Such blurring of boundaries in ages of affluence was all very much to the point with the show that Jay then guided us through. If you haven't seen it, William Leavitt: Theater Objects is a real trip—a fascinating medition on narrative and its disruption, on props and prompters, on the place and no place that is Los Angeles. Leavitt is a stalwart of the contemporary LA art scene, an "artists' artist" whose work has rarely been shown on the scale of this retrospective. He constructs set-like tableau facades (or what appear to be studies for them), complete with piped in music, fragmentary scripts for scenarios, and lighting effects.

Returning to our over-arching theme here seemed irresistible. If the "artist/curator" phenomenon is now well known in the contemporary artworld, might Leavitt's art be fundamentally about curating in a deeper sense? As presented at MOCA at least, Leavitt undercuts the viewer's habitual impulse to respond to discrete works. What kind of response, after all, are we really supposed to have to a garage-sale-looking painting of a crouching jaguar? Instead, Leavitt asks us to assay relationships between objects, to think through the inferences we fashion from their tantalizingly oblique, frustratingly opaque or simply mundane sequences. One way to interpret all this, I suppose, would be to detect a positive embrace of that beholder characteristically required by "theatrical" art (in Michael Fried's pejorative sense)—and to observe its commensurate deferral of actual art-making in favor a curating of provocative situations in which art might happen. But, is this Leavitt's point? Or is it this instead an argument being run by the curators who have, after all, decided to call the show "William Leavitt: Theater Objects"? And, if artists are now effectively curators, curators effectively artists, how would we ever know? Unfortunately, Jay had to leave at that point!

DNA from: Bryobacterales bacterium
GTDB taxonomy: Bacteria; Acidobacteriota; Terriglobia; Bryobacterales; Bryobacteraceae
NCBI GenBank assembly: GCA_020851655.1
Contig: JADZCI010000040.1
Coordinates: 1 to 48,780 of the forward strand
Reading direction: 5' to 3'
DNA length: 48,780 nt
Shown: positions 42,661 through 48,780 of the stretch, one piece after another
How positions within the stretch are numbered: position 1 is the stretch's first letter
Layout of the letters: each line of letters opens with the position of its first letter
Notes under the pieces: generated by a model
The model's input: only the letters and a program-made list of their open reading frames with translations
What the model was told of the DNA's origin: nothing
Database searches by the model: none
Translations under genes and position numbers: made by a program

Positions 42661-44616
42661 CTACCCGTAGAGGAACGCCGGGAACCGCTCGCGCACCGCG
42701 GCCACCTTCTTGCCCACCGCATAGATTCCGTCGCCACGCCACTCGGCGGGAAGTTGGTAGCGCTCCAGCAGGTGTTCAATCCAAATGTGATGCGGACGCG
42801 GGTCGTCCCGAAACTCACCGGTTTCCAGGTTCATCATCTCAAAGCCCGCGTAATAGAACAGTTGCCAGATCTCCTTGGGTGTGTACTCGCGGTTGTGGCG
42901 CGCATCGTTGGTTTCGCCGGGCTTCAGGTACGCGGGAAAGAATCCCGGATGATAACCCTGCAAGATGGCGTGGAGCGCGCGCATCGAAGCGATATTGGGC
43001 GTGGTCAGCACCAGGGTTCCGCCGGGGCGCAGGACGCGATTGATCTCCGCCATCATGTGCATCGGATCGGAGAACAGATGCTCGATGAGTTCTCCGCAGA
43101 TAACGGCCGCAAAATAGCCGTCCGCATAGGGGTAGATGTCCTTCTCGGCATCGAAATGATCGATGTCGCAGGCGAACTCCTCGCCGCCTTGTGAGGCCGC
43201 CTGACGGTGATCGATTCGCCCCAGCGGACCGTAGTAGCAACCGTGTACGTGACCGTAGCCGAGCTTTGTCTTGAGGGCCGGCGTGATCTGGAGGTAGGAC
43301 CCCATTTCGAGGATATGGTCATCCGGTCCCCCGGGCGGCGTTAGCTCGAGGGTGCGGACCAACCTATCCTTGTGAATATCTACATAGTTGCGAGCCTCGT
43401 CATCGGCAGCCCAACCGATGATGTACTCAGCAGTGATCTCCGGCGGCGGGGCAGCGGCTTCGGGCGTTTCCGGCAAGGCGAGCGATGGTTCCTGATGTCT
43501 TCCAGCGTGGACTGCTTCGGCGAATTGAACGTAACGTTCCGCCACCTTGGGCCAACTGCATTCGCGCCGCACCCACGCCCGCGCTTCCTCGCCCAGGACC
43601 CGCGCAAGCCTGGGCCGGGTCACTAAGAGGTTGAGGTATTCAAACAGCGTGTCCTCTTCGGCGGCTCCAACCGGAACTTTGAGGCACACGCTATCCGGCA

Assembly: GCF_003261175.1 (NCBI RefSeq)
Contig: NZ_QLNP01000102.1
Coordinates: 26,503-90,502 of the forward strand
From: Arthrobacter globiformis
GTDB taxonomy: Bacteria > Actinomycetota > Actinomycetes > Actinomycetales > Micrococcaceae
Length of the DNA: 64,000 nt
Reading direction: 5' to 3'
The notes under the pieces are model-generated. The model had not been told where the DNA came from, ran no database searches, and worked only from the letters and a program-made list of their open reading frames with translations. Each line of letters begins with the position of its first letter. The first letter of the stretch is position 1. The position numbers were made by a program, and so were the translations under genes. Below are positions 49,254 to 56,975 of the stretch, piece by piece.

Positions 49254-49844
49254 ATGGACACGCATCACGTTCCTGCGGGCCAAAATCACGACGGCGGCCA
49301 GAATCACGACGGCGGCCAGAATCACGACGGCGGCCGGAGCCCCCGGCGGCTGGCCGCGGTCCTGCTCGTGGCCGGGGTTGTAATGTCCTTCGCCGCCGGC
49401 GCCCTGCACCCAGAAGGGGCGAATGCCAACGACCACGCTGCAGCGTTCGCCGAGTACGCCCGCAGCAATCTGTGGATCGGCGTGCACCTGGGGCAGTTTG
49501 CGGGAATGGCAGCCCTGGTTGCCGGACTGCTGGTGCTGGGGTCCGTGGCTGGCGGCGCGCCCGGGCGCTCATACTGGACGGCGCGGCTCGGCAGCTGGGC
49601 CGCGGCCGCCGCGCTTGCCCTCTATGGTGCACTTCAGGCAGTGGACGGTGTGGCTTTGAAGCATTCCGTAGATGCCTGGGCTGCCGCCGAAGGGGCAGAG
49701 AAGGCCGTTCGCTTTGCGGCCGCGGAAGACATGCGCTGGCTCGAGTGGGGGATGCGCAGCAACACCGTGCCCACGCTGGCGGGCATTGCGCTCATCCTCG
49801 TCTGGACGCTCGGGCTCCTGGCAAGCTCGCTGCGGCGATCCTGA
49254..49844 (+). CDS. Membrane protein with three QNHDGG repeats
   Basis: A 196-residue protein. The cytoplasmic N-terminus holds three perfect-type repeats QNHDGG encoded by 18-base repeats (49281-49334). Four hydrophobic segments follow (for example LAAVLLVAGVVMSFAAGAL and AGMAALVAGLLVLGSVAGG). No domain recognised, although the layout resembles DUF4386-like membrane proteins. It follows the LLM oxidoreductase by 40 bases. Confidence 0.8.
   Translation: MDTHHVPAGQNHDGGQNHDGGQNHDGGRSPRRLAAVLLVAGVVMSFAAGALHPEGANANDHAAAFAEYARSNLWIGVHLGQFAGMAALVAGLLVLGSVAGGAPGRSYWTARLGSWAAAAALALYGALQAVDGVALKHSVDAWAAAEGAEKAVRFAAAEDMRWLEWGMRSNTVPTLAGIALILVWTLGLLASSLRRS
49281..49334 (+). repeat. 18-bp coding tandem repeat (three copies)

Sunday, May 8, 2011

Hanging out with David Wilson at the Museum of Jurassic Technology

As you'll recall, the venerable Johannes Braümeister and I, Sanschontz, are currently teaching a class together called Artworlds. What, we ask, is the art-world? How does it develop historically? Who or what are its principle players? By what means do they assign value, meaning or art-status to certain objects, spaces or behaviors?